"earthy" and I would have to agree. It is exactly the word I was looking for and couldn't think of. It is earthy in a literal as well as a figurative sense: dirt is everywhere in this book. It coats Romochka like a second skin, but it's also present in the city wherever he goes. When he finds himself in a more wealthy, immaculate part of the city, the absence of dirt is profound, and he quickly seeks out a park and its dirt. But it is earthy in the sense that Romochka symbolises a kind of return to the earth, or a return to more "primitive" days, a more animal sense of what it means to be human. Because, take away all the trappings of civilisation and advancement and progress, and you are left with the essential elements of humanness. Does Romochka still possess these basic qualities? And if he does, are they human or dog qualities? The real question being: Are not the things we think of as essentially human, actually essentially animal
As I mentioned, this is a profoundly thought-provoking novel, but it is also one of deep compassion and empathy. It is emotional without ever being emotional
- not melodramatic, not sensationalist, not self-indulgent, not weepy or cloying or manipulative. None of the things that I detest most about "sensitive" or tragic books. Hornung engages all your senses and every dark secret corner of your heart as well. Nothing is left untouched. And so when I reached the ending, I found myself surprised and unsure. Was this what I would have wanted for Romochka? Is this the ending that was most realistic, in keeping with the rest of the novel? What does this say about Romochka's journey so far? What meaning does it add to his life? What does it say in regards to the themes the book has been dealing with so far? I was definitely unsure, and in a way, that's the best kind of ending.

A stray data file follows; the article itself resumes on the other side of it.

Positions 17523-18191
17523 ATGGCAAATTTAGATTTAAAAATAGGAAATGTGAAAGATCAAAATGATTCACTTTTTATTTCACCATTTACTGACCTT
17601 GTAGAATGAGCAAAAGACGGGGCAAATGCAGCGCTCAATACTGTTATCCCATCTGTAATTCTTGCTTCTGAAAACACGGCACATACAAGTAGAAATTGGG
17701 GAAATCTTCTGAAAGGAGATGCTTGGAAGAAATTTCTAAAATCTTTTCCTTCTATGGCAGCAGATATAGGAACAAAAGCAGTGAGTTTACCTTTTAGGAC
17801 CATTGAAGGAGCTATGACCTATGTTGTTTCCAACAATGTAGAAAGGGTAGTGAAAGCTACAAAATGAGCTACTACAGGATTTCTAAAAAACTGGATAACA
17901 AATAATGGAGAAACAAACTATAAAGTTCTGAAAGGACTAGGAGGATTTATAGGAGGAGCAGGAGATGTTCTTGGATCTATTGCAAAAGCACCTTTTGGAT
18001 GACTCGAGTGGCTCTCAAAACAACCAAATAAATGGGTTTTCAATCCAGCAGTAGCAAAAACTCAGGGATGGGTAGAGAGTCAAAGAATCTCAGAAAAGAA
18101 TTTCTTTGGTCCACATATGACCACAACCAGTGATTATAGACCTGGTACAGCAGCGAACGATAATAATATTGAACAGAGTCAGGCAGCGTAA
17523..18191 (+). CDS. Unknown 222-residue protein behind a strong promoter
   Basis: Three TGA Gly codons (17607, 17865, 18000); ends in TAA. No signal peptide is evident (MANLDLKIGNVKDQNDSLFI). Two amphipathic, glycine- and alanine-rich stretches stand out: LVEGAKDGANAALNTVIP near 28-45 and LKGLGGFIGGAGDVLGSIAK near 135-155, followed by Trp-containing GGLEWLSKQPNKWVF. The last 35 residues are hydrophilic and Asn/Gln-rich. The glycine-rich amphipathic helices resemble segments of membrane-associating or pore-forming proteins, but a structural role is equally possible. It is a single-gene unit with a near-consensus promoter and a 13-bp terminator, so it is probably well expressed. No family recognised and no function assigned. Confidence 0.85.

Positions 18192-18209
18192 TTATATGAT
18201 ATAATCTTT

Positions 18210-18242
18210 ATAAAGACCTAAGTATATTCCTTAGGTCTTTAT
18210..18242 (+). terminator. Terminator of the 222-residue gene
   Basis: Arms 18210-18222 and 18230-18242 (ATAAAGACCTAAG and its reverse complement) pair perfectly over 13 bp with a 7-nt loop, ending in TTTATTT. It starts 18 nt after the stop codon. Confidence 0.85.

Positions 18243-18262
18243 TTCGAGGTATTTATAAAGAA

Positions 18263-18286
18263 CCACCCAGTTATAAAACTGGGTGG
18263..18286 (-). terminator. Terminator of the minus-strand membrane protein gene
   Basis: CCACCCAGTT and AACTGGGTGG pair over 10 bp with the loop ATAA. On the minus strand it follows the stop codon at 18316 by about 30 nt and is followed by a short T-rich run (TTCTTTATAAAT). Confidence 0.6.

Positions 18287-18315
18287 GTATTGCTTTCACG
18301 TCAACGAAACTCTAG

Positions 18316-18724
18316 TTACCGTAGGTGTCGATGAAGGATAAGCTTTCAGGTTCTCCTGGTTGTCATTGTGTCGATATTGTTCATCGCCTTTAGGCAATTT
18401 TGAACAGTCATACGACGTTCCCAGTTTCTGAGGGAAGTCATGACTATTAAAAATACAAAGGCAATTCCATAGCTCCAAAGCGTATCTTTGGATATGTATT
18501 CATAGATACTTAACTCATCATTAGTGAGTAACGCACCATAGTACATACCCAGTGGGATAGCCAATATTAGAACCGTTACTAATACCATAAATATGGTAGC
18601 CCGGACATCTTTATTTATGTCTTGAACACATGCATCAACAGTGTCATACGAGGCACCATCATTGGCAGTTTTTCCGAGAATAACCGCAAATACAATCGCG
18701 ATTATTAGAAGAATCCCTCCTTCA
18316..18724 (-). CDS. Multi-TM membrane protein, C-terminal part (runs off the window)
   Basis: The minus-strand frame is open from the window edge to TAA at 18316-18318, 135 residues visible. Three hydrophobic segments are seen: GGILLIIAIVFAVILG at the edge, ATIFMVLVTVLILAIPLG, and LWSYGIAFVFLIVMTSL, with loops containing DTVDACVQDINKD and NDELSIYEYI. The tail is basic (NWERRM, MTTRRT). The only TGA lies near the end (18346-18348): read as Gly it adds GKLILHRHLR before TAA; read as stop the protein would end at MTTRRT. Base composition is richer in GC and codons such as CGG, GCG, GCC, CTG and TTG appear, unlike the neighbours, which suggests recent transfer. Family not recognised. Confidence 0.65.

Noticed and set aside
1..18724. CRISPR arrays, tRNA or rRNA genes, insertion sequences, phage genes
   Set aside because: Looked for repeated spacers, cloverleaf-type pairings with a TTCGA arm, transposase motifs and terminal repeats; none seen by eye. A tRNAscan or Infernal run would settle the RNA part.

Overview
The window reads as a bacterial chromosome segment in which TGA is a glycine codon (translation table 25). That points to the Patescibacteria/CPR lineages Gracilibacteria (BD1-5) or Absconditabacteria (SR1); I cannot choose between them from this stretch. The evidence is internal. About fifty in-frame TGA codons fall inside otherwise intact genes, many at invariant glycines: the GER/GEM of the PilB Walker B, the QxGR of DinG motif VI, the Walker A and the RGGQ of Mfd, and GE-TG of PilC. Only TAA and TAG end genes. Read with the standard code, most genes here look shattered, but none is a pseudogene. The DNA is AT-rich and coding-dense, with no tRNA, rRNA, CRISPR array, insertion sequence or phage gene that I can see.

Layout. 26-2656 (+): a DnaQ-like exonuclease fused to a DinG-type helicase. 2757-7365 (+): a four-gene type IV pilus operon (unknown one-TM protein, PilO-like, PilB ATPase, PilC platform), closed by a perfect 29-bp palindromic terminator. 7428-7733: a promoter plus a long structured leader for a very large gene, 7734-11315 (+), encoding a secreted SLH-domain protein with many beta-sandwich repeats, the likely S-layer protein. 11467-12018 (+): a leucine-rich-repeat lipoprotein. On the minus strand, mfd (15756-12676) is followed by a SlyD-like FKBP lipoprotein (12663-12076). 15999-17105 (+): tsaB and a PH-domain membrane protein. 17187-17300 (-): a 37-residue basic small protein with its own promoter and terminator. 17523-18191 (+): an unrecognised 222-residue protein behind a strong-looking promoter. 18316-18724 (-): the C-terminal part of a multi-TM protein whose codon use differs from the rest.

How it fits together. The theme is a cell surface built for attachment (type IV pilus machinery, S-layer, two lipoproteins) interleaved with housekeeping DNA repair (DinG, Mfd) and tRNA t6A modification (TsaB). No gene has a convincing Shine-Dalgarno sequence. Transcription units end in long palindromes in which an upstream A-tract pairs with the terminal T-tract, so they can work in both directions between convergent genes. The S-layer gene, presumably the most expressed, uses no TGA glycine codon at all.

It is not straight-forward, because while the ending brings about the one thing that the human, the parent in you would wish for most for Romochka, it comes with such a price, such an awful price, that you're no longer sure it's the right thing, you're no longer sure that the human way is the best way, and you're definitely not sure that you have the right to decide that for Romochka. So does it have a happy ending? It is not so clear-cut as that, and in literary terms, it serves Hornung's aims well. To keep us thinking. To not let us presume, or assume. To not take the easy way out so we don't have to deal with any consequences or aftermath or to just shrug and say, yep, that's the way life goes, and move on, forgetting the whole ordeal. There is no way you can forget Romochka or his life. It's been two weeks since I finished reading it and I'm still wondering about him, how he's doing, what life could possibly be like for him now. And unable to say whether his life with the dogs was a bad one, a good one, or simply a difficult one. What it was was a loving, caring, protective, loyal one, and isn't that what we value most in all families? Isn't that what makes an ideal family?